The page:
18 government officials. 12 According to the Deputy Under Secretary for Operations, I&A is developing specific training plans to support the needs of state and local analysts and deployed I&A officers. Specifically, I&A divisions have developed targeted training opportunities for state and local government officials. These I&A divisions participate in, coordinate, and host analytical exchanges, working groups, workshops, training sessions, and conferences to develop I&A s relationship with fusion centers. Although subject matter varies, focus areas include maritime and border security, extremism and radicalization, programmatic and planning elements, and state intelligence requirements. I&A issues information related to analytical training in its weekly training newsletter. The newsletter provides descriptions of intelligence-related courses, such as Best Practices in Community Collaboration, Intelligence Oversight and Information Handling, and Analytical Thinking and Presentation. I&A has conducted Reports Officers training and intelligence writing courses, and is working with DHS Office for Civil Rights and Civil Liberties and Office of the Chief Privacy Officer to develop privacy and civil liberties training, as required by the Implementing Recommendations of the 9/11 Commission Act of Working Groups and Conferences Have Been Established To Enhance Coordination To ensure that DHS is working toward coordinating with fusion centers, I&A personnel are also involved in various working groups and committees. For example, the National Fusion Center Coordination Group, co-chaired by I&A s State and Local Program Office program manager and the FBI s Deputy Assistant Director for the Directorate of Intelligence, was established as part of the Information Sharing Environment to oversee progress and encourage collaboration on the nationwide Fusion Center Initiative. The National Fusion Center Coordination Group operates with the full participation of state and local officials to help ensure that the federal government s efforts to work with fusion centers are coordinated and carried out efficiently. Additionally, I&A s State and Local Program Office helps coordinate the annual, jointly planned DHS and Department of Justice National Fusion Center Conferences, which were held in Destin, Florida, in March 2007, and in San Francisco, California, in March Public Law Page 14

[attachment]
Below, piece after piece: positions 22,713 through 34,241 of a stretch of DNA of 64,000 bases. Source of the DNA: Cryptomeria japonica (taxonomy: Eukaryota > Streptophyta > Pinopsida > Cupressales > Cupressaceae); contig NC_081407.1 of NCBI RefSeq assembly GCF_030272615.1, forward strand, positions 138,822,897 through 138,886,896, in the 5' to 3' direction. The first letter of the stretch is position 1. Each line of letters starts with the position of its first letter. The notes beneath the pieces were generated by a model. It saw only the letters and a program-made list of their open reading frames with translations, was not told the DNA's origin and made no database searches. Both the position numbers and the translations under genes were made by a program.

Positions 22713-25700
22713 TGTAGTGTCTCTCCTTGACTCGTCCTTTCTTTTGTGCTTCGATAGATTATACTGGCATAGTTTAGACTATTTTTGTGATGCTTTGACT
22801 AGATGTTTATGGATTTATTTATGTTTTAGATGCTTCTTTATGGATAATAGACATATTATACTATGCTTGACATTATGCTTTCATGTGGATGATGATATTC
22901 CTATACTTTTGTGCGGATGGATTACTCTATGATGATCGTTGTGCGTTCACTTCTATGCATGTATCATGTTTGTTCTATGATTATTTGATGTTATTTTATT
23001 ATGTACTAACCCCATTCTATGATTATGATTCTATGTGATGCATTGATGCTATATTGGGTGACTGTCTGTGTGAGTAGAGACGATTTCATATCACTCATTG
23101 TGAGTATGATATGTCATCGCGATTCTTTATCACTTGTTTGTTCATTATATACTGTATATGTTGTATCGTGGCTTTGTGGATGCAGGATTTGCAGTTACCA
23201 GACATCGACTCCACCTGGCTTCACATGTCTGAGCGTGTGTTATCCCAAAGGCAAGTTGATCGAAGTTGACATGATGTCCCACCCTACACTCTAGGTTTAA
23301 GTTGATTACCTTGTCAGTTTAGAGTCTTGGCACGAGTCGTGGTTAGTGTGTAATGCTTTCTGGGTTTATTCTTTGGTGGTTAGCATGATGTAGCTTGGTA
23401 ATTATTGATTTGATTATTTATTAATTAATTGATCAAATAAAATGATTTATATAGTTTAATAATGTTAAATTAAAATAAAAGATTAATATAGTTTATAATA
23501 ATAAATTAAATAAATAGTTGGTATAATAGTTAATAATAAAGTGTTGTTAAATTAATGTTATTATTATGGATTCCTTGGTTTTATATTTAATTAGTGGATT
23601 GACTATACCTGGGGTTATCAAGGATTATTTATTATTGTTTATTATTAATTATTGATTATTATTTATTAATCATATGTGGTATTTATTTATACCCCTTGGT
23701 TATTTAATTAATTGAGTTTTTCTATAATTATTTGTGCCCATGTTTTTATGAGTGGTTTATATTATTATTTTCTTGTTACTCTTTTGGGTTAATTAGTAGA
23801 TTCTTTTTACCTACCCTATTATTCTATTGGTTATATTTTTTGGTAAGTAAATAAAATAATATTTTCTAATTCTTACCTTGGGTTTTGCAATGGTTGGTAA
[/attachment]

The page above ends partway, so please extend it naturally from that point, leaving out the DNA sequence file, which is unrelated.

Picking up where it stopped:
19 Deployed I&A Officers Participate in Various Forums To Facilitate Communication and Coordination Deployed I&A officers said that they participate in or lead working groups, briefings, planning meetings, and governance committees designed to improve information sharing and coordinate state, local, regional, and national efforts. I&A officers serve as advisors on fusion center governing boards and planning committees, such as the Maryland Coordination and Analysis Center s Anti-Terrorism Advisory Council, the Alabama Fusion Center Advisory Board, the Mississippi Fusion Center Steering Committee, and the National Capital Region Fusion Center Regional Programmatic Working Group. In addition, I&A officers may attend or lead sessions at regional forums, outreach groups, and homeland security task forces whose members include federal, state, and local intelligence and law enforcement representatives. I&A officers also participate in regional consortiums such as Southern Shield, which unites law enforcement and fusion center personnel in the Southeast region. I&A officials said they have hosted many fusion center officials in Washington, DC. One fusion center director reported that a classified intelligence briefing given in Washington in June 2007 was a valuable experience. The State and Local Program Office has also given briefings in the field to fusion center personnel and state and local government officials, such as governors and state Homeland Security Advisors. Recommendations We recommend that the Under Secretary for Intelligence and Analysis, in coordination with relevant DHS components: Recommendation #1: Develop a plan to improve the adequacy, quality, and timeliness of responses to Requests for Information, and identify designated points-of-contact between I&A and fusion centers to receive, task, and respond to information needs. Recommendation #2: Develop a plan to expand analytical training courses, provide additional course locations, and explore the feasibility of online training modules to provide low- or no-cost training to state and local fusion center personnel. Page 15